Program variables can be inspected by clicking on the variable name in the project source window, or by adding them to the Watch List (see Watches and Add Watch below). They can be modified through the Evaluate/Modify window (see below).

Trace Into executes one line of the program. When that line calls functions or procedures, execution stops at the first line of the body of the first call.

Step Over executes one line of the program. When that line calls functions or procedure, these are executed without intermediate stopping.

Run -> Program Reset, or Ctrl+F2
Tracing will resume from the beginning of the program.
View -> Debug Windows -> Watches
Brings up the Watch List window, which shows a list of user-supplied expressions (e.g. variables) and their current values.
Run -> Add Watch..., or Ctrl+F5
Opens the Watch Properties window, which can add expressions to the Watch List.
Run -> Evaluate/Modify, or Ctrl+F7
Opens the Evaluate/Modify window, where expressions can be evaluated on the fly in the current state, and where program variables can be modified.
Run -> Run to Cursor, or F4
Execute statements, until arriving at the line with the cursor
View -> Debug Windows -> Call stack
Brings up the Call Stack window, which lists the order in which the currently active procedures and functions have been called and what their parameter values are.

Changing the program in a project

Make sure the project is open in the IDE.
Project -> View Source
The program text (=source) is shown in its own window by the Delphi Editor. The Delphi Editor is a fairly standard text editor with keyword highlighting and some other features, such as an extensive Search/Replace commands (see Search menu). You can change the program text in this window.
File -> Save, or Ctrl+S, or `Save to disk' icon on main SpeedBar
Saves changes to disk. There is a preference setting (see Changing the IDE preferences) to automatically save edited files before compiling a project. This setting is advisable, because bad programming errors may cause your computer to `crash' and thereby lose all unsaved changes.

Compiler and runtime messages

When the Delphi Object Pascal Compiler or Linker detects errors or reasons for warnings, these are listed at the bottom of the editor window. Double-clicking a message in the bottom part, highlights the corresponding line in the top part. The message briefly explains what is the matter. Additional help can be obtained by selecting the message and typing F1.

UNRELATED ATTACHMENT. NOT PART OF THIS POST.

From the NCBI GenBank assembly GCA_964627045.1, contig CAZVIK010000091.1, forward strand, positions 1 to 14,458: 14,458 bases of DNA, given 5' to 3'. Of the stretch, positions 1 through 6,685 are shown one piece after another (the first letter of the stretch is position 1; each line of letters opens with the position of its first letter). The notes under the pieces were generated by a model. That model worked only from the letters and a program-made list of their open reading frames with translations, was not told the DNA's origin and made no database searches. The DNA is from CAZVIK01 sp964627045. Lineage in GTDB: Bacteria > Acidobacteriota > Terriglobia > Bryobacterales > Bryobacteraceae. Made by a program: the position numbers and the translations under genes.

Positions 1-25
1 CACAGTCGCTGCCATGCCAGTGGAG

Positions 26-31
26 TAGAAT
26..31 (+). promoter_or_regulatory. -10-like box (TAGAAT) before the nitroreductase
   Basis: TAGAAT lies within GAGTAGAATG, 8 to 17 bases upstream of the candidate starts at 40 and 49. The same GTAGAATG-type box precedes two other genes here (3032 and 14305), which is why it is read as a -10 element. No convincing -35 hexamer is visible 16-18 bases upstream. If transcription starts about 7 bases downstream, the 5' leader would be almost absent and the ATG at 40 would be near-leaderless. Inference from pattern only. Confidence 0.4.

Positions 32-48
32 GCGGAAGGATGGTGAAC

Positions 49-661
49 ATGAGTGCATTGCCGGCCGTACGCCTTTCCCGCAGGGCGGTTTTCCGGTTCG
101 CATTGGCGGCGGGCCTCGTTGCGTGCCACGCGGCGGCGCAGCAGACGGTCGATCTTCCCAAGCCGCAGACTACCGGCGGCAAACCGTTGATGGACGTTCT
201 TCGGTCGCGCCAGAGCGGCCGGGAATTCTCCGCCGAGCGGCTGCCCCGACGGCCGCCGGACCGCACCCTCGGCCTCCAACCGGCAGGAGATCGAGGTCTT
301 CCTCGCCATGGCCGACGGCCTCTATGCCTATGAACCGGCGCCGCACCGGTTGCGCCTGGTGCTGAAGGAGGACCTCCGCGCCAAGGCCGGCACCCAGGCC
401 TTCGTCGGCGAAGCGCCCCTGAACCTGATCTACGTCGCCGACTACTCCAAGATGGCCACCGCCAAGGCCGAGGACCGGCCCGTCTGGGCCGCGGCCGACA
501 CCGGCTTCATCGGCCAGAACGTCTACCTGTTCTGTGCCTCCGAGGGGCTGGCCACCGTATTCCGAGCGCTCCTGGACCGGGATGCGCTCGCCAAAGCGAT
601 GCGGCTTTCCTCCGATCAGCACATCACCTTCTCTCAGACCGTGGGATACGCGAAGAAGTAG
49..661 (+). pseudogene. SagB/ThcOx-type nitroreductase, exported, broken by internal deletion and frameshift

NOTE: The `real' cause of an error may be located in a different place from where the tools mark it (viz. earlier in the file).

When a runtime error occurs during the execution of a console-application program (e.g. integer overflow), a message is shown in the program's console window. However, when the program is run from the IDE, the console window immediately closes afterwards, giving you too little time to read the message. Workaround: Open your own command window (from the Start menu) and execute the program there `manually' (i.e. not from the IDE) by typing its name when in the appropriate folder. The runtime error message then remains visible.

Creating a new project

This is slightly complicated (but making it easier is even harder :-)
  1. Open the Delphi project `TUE' in the folder `TUE Console Application', or an existing Delphi project that was derived earlier from the `TUE' project. Also see Updates for project `TUE' and Opening an existing project.
  2. Use File -> Save Project As to save this project in another folder under another name. You can create a new folder from the Save Project As dialog box. To change the name, replace the TUE part of the file name before clicking Save. Delphi automagically changes the program name in the file as well (next to the keyword program).
  3. The newly made copy becomes the active project.
  4. See Changing the program in a project for instructions on changing the program and saving changes.
NOTE: If this condition is not met, Delphi will not compile and run the program.

Changing the options of a project

The project options for application projects started from `TUE Console Application' (see Creating a new project, and Updates) have been set appropriately for `beginners'. The project options for application projects started in other ways (e.g. the default blank project when Delphi is started from the Start menu) are usually less appropriate and need adjustment.

You can access the project's options as follows:

Project -> Options..., or `Option' icon on Project Manager speedbar
The Project Options window opens. Recommended project options are:
  • Runtime errors: check `Range checking', `I/O checking', `Overflow checking'.
  • EXE and DLL options: check `Generate console application'

Changing the IDE preferences

The behavior of the IDE can be modified through a large set of Environment Options.
Tools -> Environment Options...
The IDE Environment Options dialog window opens. Some recommended IDE settings are:
  • Autosave options: check `Editor files', `Desktop' (Help button provides details).
  • Preferences -> Debugging: check `Step program block'
  • Preferences -> Compiling and Running: UNcheck `Minimize on run', check `Hide designers on run'
Check: `Use syntax highlight'

© 2001-2002,2004, Tom Verhoeff (TU/e, Faculteit Wiskunde en Informatica)
Feedback about this page is welcome